Ilex glabra is a slow-growing, upright-rounded, stoloniferous, broadleaf evergreen shrub. Ilex glabra ‘Shamrock’ was cultivated to be shorter than the straight species (which can grow 5-8 ft.) and suckers less than the straight species.
Leathery, glossy, dark green leaves have smooth margins, or edges. I. glabra differs from all other evergreen hollies by lacking spines on the leaves and only having teeth toward the tip of the leaves. Leaves usually remain attractive in winter unless temperatures dip well below zero.
Inconspicuous greenish white flowers appear along the stems. If fertilized, female flowers are followed by pea-sized, jet black, berry-like drupes which mature in early fall.
Inkberries are dioecious, meaning there are separate male and female plants. Female plants need a male plant to produce berries. Named cultivars of hollies (like “Shamrock”) are one sex, and all cultivars of I. glabra are female. The only male plant is the straight species, which I have been looking for and cannot find. I will keep looking for you! The suggested ration for males to females is 1:4, with the males planted within 50 feet of the females. According to the University of Maryland Extension, “The Holly Society of America noted in 2020 that some inkberries might have self-fertile flowers, or they may be pollinated by other Ilex species, such as Ilex crenata. This may account for berry production without a male inkberry.”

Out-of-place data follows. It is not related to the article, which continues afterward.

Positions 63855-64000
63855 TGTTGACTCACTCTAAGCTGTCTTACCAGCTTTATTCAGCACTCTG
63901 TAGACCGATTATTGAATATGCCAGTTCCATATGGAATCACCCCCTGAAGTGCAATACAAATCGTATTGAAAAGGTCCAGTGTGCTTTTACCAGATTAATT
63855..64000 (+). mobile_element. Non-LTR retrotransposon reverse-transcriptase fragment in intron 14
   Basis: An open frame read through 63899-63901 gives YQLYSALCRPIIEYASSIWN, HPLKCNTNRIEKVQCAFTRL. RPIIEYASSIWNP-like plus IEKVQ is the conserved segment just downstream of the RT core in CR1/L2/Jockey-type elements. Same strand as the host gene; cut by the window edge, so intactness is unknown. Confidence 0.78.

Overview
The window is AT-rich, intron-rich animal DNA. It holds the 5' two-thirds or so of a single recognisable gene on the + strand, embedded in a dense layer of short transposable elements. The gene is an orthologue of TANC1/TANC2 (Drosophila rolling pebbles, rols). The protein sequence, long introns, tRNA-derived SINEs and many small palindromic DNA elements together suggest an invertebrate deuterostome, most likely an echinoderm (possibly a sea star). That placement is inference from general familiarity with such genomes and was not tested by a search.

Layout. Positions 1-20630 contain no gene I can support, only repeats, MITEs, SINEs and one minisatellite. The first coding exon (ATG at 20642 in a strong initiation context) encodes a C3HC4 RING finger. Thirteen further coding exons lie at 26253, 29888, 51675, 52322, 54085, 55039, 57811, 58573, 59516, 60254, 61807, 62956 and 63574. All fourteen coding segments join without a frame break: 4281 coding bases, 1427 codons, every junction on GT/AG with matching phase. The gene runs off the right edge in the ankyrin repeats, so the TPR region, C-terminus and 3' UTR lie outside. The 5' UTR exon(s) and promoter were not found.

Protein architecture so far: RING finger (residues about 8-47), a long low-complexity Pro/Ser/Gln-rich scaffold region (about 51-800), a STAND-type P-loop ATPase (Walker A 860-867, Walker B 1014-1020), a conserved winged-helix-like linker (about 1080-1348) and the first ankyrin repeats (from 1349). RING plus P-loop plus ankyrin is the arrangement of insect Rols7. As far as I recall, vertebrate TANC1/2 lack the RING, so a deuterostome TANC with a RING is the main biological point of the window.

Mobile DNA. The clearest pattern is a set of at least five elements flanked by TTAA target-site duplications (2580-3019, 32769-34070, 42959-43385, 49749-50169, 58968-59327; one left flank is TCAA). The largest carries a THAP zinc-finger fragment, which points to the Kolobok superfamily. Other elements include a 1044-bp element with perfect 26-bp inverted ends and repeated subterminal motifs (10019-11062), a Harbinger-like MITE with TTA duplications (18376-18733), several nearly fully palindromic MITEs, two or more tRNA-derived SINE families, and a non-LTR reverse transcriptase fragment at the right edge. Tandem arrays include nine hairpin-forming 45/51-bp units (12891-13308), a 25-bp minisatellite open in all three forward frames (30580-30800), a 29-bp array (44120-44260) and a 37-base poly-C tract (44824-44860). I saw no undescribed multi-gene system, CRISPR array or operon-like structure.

Prefers rich, consistently moist, acidic soils in full sun but has good shade tolerance. This species is noted for its ability to perform well in wet sites. Avoid neutral to alkaline soils. Prune to shape in early spring just before new growth begins if desires, but pruning is not necessary.
Height: 3-4 ft.
Spread: 3-4 ft.
Bloom time: May to June
Sun: full sun to part shade
Water: medium to wet
According to Rutgers University, Ilex glabra. are “seldom severely damaged” by deer.
photo credit: David J. Stang